For release: 21 February 2019
More needs to be done for LGBTIQ+ inclusion across Australia, ANZ research shows
New ANZ research shows that almost half a million LGBTIQ+ community members (1 in every 4) in Australia are still not comfortable being their true selves and discussing their sexuality and gender identity with their loved ones or friends.
ANZ commissioned the research to mark its 13 year relationship with the Sydney Gay and Lesbian Mardi Gras.
Key research findings:
- 84% of LGBTIQ+ community members believe there are still parts of Australia where it is unsafe to be LGBTIQ+. And 68% of non- LGBTIQ+ think so too.
- 68% of Aussies support efforts to improve LGBTI equality, LGBTIQ+ community members are still twice as likely to experience some form of harassment, discrimination or open prejudice because of their sexual orientation.
- 52% of LGBTIQ+ community members would not open up about their sexuality with their manager at work.
ANZ’s Group Executive Australia, Mark Hand, who is also Chair of ANZ’s Diversity Council, said: “Being open about your whole identity is something that all Australians should be comfortable doing, and yet our research shows that this is not the case.”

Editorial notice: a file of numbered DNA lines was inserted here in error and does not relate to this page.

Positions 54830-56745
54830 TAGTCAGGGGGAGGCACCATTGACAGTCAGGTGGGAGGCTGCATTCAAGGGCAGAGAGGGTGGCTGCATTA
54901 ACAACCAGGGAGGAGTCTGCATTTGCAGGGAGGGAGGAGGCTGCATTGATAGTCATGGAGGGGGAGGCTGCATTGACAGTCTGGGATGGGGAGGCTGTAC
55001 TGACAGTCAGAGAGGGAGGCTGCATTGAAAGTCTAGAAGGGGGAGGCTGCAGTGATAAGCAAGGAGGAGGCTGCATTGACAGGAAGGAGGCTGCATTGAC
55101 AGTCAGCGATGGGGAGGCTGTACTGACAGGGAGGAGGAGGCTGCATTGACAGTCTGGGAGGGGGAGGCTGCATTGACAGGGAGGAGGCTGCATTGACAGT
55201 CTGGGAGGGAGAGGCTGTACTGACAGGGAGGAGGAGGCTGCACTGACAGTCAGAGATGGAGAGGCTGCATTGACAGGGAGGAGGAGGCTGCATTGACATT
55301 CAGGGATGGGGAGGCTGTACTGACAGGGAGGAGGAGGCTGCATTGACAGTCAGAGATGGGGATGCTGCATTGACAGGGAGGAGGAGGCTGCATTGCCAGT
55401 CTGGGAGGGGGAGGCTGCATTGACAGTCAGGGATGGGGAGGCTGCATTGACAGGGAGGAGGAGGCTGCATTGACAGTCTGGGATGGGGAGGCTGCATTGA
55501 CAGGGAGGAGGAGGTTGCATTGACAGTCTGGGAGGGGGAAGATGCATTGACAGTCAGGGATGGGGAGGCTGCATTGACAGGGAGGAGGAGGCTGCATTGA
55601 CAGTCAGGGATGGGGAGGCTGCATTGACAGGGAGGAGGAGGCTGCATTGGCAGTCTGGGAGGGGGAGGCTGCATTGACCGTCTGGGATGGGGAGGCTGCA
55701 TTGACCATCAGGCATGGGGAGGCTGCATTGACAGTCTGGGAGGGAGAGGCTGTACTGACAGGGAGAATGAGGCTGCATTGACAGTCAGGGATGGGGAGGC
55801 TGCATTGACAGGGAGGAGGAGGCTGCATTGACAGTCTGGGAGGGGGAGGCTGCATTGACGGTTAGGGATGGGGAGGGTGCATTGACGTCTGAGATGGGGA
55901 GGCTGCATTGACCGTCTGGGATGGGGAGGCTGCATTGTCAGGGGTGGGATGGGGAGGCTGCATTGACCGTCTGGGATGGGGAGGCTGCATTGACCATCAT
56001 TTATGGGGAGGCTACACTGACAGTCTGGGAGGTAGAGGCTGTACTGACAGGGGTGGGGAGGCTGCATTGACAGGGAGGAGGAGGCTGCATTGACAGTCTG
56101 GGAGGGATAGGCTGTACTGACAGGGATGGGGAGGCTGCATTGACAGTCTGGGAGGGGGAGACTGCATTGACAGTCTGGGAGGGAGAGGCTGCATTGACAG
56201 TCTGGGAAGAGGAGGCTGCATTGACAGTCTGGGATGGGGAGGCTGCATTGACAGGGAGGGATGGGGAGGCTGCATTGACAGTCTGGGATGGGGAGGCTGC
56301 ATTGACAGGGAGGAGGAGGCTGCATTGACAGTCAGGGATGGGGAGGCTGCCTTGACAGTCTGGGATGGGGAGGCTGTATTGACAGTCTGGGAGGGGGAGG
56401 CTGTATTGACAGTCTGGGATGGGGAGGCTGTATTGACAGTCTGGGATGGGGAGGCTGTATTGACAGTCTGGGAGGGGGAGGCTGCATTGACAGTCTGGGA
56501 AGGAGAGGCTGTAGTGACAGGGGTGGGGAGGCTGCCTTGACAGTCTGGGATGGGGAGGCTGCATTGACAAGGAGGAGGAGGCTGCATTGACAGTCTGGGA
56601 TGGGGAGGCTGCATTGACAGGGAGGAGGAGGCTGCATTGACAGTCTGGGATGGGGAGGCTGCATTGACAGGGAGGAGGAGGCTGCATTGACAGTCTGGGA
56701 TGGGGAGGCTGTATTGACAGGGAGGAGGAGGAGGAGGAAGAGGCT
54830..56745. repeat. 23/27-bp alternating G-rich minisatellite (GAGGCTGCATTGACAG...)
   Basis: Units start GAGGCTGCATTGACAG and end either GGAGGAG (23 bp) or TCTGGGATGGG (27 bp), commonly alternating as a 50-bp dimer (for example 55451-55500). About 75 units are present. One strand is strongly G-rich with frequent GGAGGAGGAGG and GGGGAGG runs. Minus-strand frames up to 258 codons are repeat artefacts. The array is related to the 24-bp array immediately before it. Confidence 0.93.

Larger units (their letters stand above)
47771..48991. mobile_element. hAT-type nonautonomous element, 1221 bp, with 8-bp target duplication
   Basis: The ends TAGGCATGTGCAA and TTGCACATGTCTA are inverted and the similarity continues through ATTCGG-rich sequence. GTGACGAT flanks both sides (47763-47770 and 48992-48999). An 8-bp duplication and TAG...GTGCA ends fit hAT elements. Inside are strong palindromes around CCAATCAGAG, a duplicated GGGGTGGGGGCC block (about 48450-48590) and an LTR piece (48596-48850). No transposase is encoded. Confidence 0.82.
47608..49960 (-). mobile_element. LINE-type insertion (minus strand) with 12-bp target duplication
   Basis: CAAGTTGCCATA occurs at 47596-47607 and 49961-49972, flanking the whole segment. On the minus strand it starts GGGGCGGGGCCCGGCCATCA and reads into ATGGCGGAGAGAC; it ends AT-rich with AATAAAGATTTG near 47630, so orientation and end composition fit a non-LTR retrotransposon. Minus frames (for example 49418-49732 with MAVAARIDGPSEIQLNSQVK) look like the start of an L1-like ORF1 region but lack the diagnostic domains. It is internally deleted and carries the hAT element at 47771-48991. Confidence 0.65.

“At ANZ we believe that the same pride and inclusion experienced at the nation’s largest LGBTIQ+ celebration on Oxford St in Sydney, belongs on all streets and in all communities,” Mr Hand said.
This year ANZ is bringing a little bit of Mardi Gras and all that it represents to different parts of Australia. Seven sculptures have been installed across the country, transforming Oxford St signs into beautiful works of art. These are designed to be signposts of an equal future and inclusivity for the LGBTIQ+ community. A giant ‘Signs of Love’ signpost has also been installed at Bondi Beach pointing to the other 122 Oxford Streets around the country.
Sydney Gay and Lesbian Mardi Gras CEO, Terese Casu said: “ANZ has been a long-time supporter of Mardi Gras and we’re thrilled that they share our vision of LGBTIQ+ inclusion across the country. We hope the installations serve as a reminder that individuality is worth celebrating and that they prompt conversation around LGBTIQ+ inclusion in a range of different communities.”